The Truth About Pit Bulls
A well-socialized and well-trained pit bull is one of the most delightful, intelligent and gentle dogs imaginable. It is truly a shame that Detroit Animal Control has given this beautiful, loyal and affectionate breed a death sentence with no appeal. Pit bulls once enjoyed a wonderful reputation. Some of the most famous dogs in American history were pit bulls. A pit bull named Stubby, a decorated hero during World War One, earned several medals and was even honored at the White House. During duty, he warned soldiers of gas attacks, found wounded men in need of help and listened for oncoming artillery rounds. Pit bulls have been featured in well-known advertising campaigns for companies such as Levis, Buster Brown Shoes and Wells Fargo. The image of a pit bull, which was considered a symbol of unflagging bravery and reliability, represented the United States on recruiting and propaganda posters during World War One. Many famous figures, including Helen Keller, President Theodore Roosevelt, General George Patton, President Woodrow Wilson, Fred Astaire and Humphrey Bogart, shared their lives and homes with pit bulls.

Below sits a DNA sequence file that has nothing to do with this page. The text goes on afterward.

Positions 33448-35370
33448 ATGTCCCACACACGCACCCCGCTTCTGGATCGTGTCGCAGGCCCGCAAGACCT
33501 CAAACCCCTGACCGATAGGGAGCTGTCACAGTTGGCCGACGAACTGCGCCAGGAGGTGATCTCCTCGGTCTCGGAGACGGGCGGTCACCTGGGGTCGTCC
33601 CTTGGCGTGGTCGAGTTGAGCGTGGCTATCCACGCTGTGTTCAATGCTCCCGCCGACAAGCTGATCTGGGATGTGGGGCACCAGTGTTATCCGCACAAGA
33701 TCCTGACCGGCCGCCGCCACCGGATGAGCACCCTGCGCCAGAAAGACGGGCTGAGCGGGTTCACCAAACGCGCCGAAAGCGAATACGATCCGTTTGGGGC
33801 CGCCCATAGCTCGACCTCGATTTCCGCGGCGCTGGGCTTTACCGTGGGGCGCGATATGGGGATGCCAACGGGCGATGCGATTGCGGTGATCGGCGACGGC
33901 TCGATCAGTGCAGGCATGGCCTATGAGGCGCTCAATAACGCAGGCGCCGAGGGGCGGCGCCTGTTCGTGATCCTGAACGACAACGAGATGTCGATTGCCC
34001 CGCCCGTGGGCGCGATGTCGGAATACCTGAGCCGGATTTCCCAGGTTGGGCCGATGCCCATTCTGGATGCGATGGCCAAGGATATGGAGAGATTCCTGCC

Modern pit bulls can still be ambassadors for their breed. Some are registered therapy dogs and spend time visiting hospitals and nursing homes. Some work in search-and-rescue. Tahoe, Cheyenne and Dakota, three search-and-rescue pit bulls from Sacramento, California, worked tirelessly at the World Trade Center during the aftermath of 9/11. Others, like Popsicle, an accomplished U.S. customs dog, work in narcotics and explosives detection. Still others serve as protection or sentry dogs for the police. The majority are cherished family members. Pit bulls become very attached to their people, and most love nothing better than cuddling on the couch or sleeping in bed with their pet parents (preferably under the covers)!